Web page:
Sunil Chhetri had a role to play in all three goals. Fortunately, two of them came for India as they lifted seventh SAFF Cup title with a 2-1 win over Afghanistan at the Greenfield Stadium on Sunday.
First, his error led to a swift Afghan counterattack and a goal which gave them the lead. He rectified it two minutes later with a clever assist for Jeje Lalpekhlua’s equaliser. The most important one came in the first period of extra-time, which ultimately proved to be a winner.
Coach Stephen Constantine had said on the eve of the final that, “If we fight from first minute to the last we would win it.”
Fought they did, across the field. The defence hardly put a foot wrong. When Afghans did manage to get past them, Gurpreet Singh Sandhu stood tall. The midfield let much past them, shielding their defence and the forwardline did everything that was aspired of them.
Constantine was very concerned about his defence going into the final and they looked jittery on occasions but that was only for a brief moment as they were mostly in control of what was happening around the goal.
To hold a side at bay, which has scored 16 goals in four matches coming into the final, it needed a herculean effort and that’s what they delivered.
Eugenson Lyngdoh and Rowlin Borges were huge in the centre of the midfield and didn’t allow much room for the Afghans, pushing them to the wings, who were putting cross from the left and as well as the right but with not much success.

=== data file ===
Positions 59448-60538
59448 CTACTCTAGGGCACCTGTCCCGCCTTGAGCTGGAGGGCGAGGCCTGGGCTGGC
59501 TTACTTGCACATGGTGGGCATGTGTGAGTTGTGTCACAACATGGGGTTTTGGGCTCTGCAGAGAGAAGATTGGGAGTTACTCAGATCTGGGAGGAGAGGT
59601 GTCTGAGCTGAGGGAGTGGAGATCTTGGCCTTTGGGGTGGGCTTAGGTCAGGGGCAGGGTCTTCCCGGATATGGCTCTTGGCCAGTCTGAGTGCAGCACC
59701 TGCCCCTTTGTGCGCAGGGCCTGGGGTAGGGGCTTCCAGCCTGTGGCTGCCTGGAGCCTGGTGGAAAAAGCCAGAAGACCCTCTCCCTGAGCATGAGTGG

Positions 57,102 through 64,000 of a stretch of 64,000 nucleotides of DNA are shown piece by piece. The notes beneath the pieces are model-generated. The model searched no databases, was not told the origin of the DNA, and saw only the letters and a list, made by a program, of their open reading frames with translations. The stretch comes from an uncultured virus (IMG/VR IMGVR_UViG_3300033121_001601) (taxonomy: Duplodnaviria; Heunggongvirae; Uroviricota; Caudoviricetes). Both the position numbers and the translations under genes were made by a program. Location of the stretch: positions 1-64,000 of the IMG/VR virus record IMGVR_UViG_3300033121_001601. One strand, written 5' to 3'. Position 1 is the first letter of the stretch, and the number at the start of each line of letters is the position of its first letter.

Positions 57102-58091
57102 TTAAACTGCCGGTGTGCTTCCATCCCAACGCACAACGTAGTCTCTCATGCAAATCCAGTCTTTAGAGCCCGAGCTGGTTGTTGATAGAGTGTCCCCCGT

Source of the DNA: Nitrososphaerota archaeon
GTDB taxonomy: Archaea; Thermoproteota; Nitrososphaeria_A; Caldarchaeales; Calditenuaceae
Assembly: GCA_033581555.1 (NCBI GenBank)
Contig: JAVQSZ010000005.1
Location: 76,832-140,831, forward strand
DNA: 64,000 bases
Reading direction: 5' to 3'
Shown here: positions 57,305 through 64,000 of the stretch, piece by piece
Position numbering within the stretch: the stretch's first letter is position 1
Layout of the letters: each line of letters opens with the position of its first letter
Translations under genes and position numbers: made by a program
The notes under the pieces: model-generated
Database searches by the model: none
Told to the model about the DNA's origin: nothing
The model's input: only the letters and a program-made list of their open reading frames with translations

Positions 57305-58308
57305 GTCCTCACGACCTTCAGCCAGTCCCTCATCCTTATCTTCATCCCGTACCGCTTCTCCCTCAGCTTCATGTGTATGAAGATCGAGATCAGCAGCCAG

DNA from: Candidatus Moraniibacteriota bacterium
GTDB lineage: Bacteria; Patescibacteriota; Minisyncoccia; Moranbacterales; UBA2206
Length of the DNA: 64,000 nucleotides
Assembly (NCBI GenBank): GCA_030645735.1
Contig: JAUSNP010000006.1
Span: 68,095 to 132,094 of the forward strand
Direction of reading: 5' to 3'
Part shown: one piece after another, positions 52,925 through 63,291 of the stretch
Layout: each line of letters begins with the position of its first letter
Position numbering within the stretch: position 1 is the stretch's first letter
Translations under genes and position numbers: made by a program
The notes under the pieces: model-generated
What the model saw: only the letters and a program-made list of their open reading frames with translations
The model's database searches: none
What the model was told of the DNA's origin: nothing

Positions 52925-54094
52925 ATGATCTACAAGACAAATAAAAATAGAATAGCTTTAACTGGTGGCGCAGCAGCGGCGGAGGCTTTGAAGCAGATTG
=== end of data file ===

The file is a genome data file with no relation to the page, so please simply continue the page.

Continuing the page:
India were by far the superior side and more innovative when it came pushing forward and creating chances. The opportunities did fell for them but as has been the case in this tournament, they were tad unlucky, though, with Jeje hitting the crossbar in both halves and numerous chances they failed to latch onto.
While Afghanistan kept arguing referees decision in the extra-time, they should blame themselves for their capitulation. On the attacking front, they failed to create enough and defensively, they were horrendous. Such was their intensity of complaining that Japanese referee Horoyuki Kimura even sent-off their coach Petar Segrt.
That was a lackadaisical display from a side that conceded just one in entire tournament. After all, India’s both goals came because of lack of communication between their centrebacks and the goalkeeper.
As the game wore down so did the Afghans, especially in extra-time. Their defence couldn’t dope with the pace of Chhetri, Jeje, Bikash Jairu and Holicharan Narzary, who were raiding them at every given opportunity.
Afghans hit the upright in the last few minutes but that’s all they could manage as India shut shop and were successful in lifting the trophy.